Wot Do u Call It: talking grime with the Originators


How would P Money describe grime to someone new to the genre? “Vibes. Great vibes.” The Oxford stop of the Originators tour was profuse with “vibes”, causing bygone dons to turn in their graves, reeling at the guttural basslines pounding through their historic city walls. I caught up with some of the scene’s makers and shapers to get their thoughts on grime’s growing mainstream appeal.

The presence of these grime heavyweights in a city more renowned for its dreaming spires than Sir Spyro(s) is a testament to grime’s changing audience since the days of its early beginnings on Fruity Loops Studio on old PCs. When grime first burst onto the scene in the form of clashes crackling on pirate radio and eski raves, the deadpan bars of Wiley and Dizzee, and Ruff Sqwad’s bone-chilling instrumentals were deemed fodder for violence and disorder. Now, it’s being steered into the mainstream by ‘German Whip’ and Skepta’s ‘That’s Not Me’, accruing a new following in the process. “This guy’s come to see me from Japan!” P Money exclaims to me, bemused by the dedication of a young fan who’d flown over just to see him perform in Oxford’s answer to Jammer’s basement.

“When I used to go raving as a kid, I had to go through metal detectors and stuff ,” Logan Sama tells me. “There’s none of that now, it’s all trendy kids and students.” I ask the DJ, who pioneered the scene in its early years when MCs like P Money were starting out, why he thinks this is. “They’re generally more open to things.” Although, as he points out, the original audience are also now in their thirties and probably have families. “I’m sure they still like grime, but they’re just not active.”

I ask P Money whether he thinks grime’s voyage into the mainstream is benefiting the genre. “It’s good for any genre. People confuse mainstream with selling out; mainstream just means popular. Like, how many people are singing along now?” he asks, turning to Oxford’s Out of the Blue-cum-More Fire crew. “People said grime was dead, but it’s never been dead. People just lost faith.”

Logan Sama sees the resurgence as part of the cyclical nature of UK’s electronic music. “Everything comes back around. Disclosure brought garage back and now all of a sudden, DJ EZ’s really cool and trendy. Unfortunately people in this country are very quick to be over something, after that initial honeymoon period,” and he suspects grime will have a cool-off period too.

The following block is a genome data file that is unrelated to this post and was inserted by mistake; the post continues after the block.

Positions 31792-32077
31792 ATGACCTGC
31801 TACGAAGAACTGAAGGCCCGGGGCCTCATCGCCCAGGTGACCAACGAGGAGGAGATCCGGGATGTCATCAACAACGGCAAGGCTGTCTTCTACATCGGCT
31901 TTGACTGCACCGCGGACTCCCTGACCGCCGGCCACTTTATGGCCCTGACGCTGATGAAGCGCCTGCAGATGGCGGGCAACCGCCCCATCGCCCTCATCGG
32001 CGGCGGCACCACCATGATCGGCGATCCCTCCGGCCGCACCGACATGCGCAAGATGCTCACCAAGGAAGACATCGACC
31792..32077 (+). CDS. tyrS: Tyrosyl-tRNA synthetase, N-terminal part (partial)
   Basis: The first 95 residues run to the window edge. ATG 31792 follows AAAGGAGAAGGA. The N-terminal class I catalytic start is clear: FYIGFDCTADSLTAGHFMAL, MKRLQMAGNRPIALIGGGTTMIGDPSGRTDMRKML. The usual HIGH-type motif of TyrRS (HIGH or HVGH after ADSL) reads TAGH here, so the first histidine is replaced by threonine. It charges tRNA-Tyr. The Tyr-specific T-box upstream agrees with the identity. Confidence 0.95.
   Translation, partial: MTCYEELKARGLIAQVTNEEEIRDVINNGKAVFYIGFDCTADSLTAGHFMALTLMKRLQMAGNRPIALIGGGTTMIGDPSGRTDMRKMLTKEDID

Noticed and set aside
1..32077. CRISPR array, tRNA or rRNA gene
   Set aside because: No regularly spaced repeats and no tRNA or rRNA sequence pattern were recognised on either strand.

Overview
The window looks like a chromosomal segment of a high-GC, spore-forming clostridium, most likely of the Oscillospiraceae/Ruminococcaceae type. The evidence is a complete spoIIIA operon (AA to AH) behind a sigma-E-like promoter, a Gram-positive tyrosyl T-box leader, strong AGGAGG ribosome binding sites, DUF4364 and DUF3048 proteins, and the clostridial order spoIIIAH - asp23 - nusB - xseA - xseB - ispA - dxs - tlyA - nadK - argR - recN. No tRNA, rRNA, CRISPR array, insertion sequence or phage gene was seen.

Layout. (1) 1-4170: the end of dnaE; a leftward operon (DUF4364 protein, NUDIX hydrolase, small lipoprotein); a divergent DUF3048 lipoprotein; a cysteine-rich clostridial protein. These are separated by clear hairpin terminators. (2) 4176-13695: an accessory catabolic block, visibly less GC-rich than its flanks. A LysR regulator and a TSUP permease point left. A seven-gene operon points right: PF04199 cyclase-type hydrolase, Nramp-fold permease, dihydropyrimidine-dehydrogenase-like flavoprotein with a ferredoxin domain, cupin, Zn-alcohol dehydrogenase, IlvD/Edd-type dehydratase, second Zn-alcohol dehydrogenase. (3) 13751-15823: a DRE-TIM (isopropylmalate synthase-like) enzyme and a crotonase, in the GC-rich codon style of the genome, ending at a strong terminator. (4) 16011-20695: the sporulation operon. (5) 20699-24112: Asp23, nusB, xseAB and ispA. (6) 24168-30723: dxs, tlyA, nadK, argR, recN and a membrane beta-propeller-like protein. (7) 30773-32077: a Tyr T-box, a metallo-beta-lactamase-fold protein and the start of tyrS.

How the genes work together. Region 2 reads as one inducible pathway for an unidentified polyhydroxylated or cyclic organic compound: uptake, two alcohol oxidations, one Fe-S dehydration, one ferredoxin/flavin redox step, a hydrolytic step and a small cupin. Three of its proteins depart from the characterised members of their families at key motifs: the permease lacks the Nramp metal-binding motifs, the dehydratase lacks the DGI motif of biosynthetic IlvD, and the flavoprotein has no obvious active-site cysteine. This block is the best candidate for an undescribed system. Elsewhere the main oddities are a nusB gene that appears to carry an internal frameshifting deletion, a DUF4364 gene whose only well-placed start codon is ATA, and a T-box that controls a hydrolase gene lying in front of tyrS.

Not only have some of grime’s originators been re-energised after a period of lying low, but a new wave of fresh talent such as Stormzy and Novelist, grime’s new poster child, has emerged. “That generation’s really interesting to me because we’ve been doing this for twelve years, and they’re seventeen” Logan Sama tells me. “All of their conscious music-listening life, grime’s been in and around their ears.”

But the recent spotlight on producers like Darq E Freaker, whose Cherryade EP was one of label Oil Gang’s biggest hits, has reminded us that grime’s birthday suit is its instrumentals. I ask Freaker how he would define his sound, labelling everything from ‘technicolour’ to ‘chronic’ grime. “Define me as you perceive me,” he says coolly. Freaker tells me he grew up listening to Timbaland, Missy Elliot and Prodigy, and these eclectic influences are pronounced in his genre-blending, transatlantic music, having brought grime to a US audience via Danny Brown.

Despite this, Logan Sama is adamant that the MCs will remain at the forefront of grime’s changing landscape. “I don’t like to say one’s more important than the other. But the MCs are always going to be the focal point because of their personalities and character. They’re driving the culture too.” Big Narstie, who donned a first year’s mortar board at a Wadham after party and posted it on Instagram, is perhaps the best case in point.

There’s an element of nostalgia to Logan Sama’s recollections of early grime. “Grime was really exciting because it had that punk ethos of getting the most out of a limited set of tools, making tunes using whatever sounds were in the keyboard” he tells me. “For me, whenever a new grime producer came out, be it Musical Mob or Terror Danjah, they all had their own sounds. I think that’s been lost a little bit.”

I ask Logan Sama what he thinks about some of instrumental grime’s more ambient sounds from producers like Murlo and Mr Mitch. “A lot of it doesn’t appeal to my aesthetic, but other people like it and I love that width of appeal. That’s why grime has kept going for twelve years.” With hits from fresh new talent like Novelist and Mumdance, and more exciting collaborations in the pipeline, grime continues to grow, ‘1 sec’ at a time.


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